All this adoption of new technologies right during The Disappearance is requiring us to “try a different perspective” on technology risk management. While we were already growing concerned that the FFIEC’s Cybersecurity Assessment Tool was five years old last July, management is growing increasingly apt to “micro-manage” response to the ransomware threat, out of legitimate concern. We worry that the FFIEC is too slow to update its guidance, while we see other organizations maintaining well-refreshed bodies of knowledge. Thus, when we saw the Conference of State Bank Supervisors release the Ransomware Self-Assessment Tool, we started suggesting that even non-state bank ISOs consider answering the 16 questions in an exercise with their management teams. But beyond that, we are starting to see banks look at adopting the NIST Cybersecurity Standard, the CIS Top 20 Controls, or even Cybersecurity Profile published by the ABA endorsed Cyber Risk Institute. Each of these frameworks are updated far more regularly than the FFIEC guidance. The CIS Top 20 has been updated at least seven times since 2014, if I counted right.
All three of these frameworks lead a community-based bank, by the way, to adopt MFA on Everything and Endpoint Security as basic controls. Beware: and maybe by way of disclosure, but each of these frameworks will also lead you to relying more heavily on the production of a good SIEM. While this is self-serving, we maintain the need to try a different perspective can be exuded by the sixth trend.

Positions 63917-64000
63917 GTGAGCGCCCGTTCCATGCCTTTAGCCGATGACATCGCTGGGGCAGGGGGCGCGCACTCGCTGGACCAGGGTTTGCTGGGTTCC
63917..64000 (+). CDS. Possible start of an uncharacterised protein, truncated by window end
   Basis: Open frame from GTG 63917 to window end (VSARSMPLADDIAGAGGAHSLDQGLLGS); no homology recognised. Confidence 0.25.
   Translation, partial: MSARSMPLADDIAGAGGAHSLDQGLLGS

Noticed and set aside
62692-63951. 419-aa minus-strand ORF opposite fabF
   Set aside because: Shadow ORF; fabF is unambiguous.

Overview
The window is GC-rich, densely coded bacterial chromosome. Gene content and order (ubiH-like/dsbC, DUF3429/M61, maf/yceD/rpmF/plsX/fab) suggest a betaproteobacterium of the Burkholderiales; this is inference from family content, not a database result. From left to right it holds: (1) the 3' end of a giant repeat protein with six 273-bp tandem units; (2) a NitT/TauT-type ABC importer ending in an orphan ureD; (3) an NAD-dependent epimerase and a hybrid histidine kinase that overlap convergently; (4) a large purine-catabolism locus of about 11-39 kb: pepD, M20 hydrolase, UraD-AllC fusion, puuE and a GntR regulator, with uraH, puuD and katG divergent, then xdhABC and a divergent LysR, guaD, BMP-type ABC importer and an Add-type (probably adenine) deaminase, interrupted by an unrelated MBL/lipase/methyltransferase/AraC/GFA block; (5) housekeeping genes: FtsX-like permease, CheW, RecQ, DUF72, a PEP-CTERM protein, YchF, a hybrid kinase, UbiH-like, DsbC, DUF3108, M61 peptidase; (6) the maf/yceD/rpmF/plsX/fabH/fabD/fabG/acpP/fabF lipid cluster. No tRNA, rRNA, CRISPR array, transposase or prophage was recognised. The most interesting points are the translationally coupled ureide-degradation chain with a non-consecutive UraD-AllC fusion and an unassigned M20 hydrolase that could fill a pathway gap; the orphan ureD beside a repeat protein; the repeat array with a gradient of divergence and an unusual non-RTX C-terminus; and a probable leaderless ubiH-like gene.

The sixth trend gives us pause. While 2020 has been a difficult year for most of us, it still proves the adage that every cloud has a silver lining. But the sixth trend, that Management is On Board, was slowly emerging before the pandemic. Then management had to become involved in their first true “disaster recovery,” bonded with the governance process, recognized the need for security and resources, and stepped up to the plate. Sure, there were problems, but I am very proud of what I witnessed as the banking industry showed the rest of the world how to recover from a pandemic, and this would not be possible without the cooperation, faith, confidence, and GOVERNANCE of our management TEAMS. Let’s take advantage of this: while management is focused on cybersecurity, let’s address the top seven risks, safely address the virtualization of everything, put MFA everywhere, invest in network access control or conditional access or endpoint security, and switch to a new framework.
In 2020, the Magnificent Seven is a Sentence:
So, to summarize, the top seven trends for 2021, according to Dan:
1) The Disappearance,
2) as well as Pent-up Adoption of New Technologies,
3) causes us to apply MFA to Everything
4) and revisit Endpoint Security,
5) while we try a different perspective . . .
6) (especially while) Management is on Board . . .
7) so we can Manage the Top Seven Risks!
Original article by Dan Hadaway CRISC CISA CISM. Founder and Managing Partner, infotex
Dans New Leaf is a fun blog to inspire thought in the area of IT Governance.